Here’s a pretty savvy handicapping of the Republican candidates for president at this point. I know all America wants to know who I’m for, but like all good citizens I’m deferring judgment until far later in the lengthy screen test called the nomination process. I agree that for now Rubio and Bush are simply the most plausible presidents, although I have grave reservations about each — both as a candidate and as our chief executive.
I wish Christie ranked higher, but the studies really do show him fading. There’s something to be said for the proposition that Christie has the right demographic profile for victory — Northern, Catholic, vaguely industrial, tough on this and that, and on the key issues pretty conservative (that is, not Giuliani). Still, he hasn’t established his brand very well on the integrity front, and his outreach to Evangelicals, Southerners, and libertarians will have to get much more effective very quickly.
I also agree with the high ranking for Huckabee. My evidence: George Will’s recent hit job on Huck shows that the libertarian wing of the party fears his prowess as a (relatively) charismatic and actually highly intelligent candidate. I do agree with a moderate view of the criticism that he is too religious to bring together a majority coalition in November. I’m also still reeling from how quickly he compromised himself after a moment of success in the 2008 primary and caucus season. It’s also unclear whether it’s possible to move from talk-show host to president. And Huckabee does have some goofy economic ideas. We’ll see whether he can bring the old gang together in Iowa and then “pivot” in a more moderate or even more classically Republican direction. Probably but not definitely not.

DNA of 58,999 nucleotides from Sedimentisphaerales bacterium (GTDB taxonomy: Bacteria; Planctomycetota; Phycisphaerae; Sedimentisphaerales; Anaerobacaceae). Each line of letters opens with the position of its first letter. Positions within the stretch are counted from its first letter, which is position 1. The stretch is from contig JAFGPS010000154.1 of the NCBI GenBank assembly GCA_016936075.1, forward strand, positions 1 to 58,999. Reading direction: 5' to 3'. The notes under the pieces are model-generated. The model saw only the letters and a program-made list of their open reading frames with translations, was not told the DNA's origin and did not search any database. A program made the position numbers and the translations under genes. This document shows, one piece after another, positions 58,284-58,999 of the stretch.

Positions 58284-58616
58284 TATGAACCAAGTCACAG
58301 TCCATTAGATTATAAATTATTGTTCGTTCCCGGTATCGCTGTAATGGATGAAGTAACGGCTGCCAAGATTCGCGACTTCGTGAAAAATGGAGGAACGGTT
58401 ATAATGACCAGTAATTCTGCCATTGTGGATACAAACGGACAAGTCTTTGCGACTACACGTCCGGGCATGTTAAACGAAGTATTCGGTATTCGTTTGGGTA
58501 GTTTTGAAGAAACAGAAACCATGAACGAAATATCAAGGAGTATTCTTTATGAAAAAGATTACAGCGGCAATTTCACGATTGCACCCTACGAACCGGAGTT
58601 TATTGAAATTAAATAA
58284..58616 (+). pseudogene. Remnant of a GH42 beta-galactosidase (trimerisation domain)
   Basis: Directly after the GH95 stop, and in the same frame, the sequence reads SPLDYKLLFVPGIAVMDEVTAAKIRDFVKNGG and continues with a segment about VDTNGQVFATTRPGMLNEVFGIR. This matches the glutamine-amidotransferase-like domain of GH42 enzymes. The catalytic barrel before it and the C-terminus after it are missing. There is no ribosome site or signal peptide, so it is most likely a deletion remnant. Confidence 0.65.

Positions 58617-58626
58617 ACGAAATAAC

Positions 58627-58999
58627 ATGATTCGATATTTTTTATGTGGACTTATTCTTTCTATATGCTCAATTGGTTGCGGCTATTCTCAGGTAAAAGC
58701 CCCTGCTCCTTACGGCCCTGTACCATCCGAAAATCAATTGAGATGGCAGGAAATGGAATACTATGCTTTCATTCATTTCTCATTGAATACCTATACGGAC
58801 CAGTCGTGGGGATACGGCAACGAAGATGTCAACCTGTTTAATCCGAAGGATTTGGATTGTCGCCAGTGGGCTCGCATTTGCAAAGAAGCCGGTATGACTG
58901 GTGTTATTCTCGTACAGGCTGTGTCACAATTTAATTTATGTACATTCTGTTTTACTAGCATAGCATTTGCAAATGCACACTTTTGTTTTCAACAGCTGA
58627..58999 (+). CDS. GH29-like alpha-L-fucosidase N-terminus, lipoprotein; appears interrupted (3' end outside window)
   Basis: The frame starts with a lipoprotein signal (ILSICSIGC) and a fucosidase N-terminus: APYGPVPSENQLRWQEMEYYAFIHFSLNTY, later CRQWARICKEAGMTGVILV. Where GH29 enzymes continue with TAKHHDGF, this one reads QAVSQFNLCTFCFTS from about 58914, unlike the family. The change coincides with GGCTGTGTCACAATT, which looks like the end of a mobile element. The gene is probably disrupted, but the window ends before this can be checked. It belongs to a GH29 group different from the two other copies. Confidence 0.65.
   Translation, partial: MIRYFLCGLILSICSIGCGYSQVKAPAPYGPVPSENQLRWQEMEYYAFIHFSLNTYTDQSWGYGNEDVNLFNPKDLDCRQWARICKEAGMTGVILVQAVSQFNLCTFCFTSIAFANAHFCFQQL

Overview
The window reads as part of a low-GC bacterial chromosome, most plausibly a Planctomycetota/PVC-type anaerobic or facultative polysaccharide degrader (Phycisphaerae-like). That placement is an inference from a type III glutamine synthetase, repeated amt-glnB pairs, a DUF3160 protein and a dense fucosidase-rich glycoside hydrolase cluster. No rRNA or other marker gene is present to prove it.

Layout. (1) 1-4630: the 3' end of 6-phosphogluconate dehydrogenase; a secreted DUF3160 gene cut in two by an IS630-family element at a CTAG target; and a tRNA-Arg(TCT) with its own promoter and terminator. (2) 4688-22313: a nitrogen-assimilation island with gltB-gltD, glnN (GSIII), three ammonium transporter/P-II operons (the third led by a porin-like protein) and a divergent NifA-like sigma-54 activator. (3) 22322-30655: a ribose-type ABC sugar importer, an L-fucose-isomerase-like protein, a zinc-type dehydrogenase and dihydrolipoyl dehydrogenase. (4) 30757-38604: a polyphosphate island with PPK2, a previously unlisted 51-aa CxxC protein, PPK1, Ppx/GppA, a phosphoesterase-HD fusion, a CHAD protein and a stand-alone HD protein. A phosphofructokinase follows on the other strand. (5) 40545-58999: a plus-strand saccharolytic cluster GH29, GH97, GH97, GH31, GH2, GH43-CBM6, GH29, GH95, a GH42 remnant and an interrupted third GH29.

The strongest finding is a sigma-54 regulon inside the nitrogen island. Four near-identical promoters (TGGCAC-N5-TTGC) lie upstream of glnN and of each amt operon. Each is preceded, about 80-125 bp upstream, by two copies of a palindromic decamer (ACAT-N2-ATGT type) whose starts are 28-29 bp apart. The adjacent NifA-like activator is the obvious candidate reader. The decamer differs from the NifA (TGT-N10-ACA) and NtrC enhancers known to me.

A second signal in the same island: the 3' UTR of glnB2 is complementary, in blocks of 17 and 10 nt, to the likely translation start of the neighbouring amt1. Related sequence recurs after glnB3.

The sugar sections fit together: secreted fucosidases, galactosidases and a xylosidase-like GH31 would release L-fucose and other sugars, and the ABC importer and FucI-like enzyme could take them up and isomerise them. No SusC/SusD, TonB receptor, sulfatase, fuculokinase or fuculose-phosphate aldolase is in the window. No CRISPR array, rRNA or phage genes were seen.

My criticism of Cruz along those prudential lines is a lot less moderate.
President Walker at this point just doesn’t ring true to me, but we’ll see.
Just to make sure I lose all of what’s left of my small fan base: I’m not at all repulsed by Bernie Sanders the guy, and I wish him well in outing the corporatist–Silicon Valley core of the Clinton–Obama Democratic party. I find some old-fashioned socialists more classy in both good and bad ways than, say, Bill Gates. At least they’re not transhumanists and, in some cases (say, Irving Howe), have had some deep respect for the great tradition of liberal education. The error of socialists, of course, is thinking that human excellence in all its forms would flourish as a result of the socialization or collectivization of the mode of production. And we true conservatives are against all forms of obsessive identity politics that understand the free and relational individual to be merely a part of of some impersonal class or category. Finally, socialist reform these days would be “reactionary” and ”counterproductive.” So one-half cheer for the socialist. For one thing, if he were by some miracle (or historical force) to become the Democratic nominee, presumably he would be very easy to beat.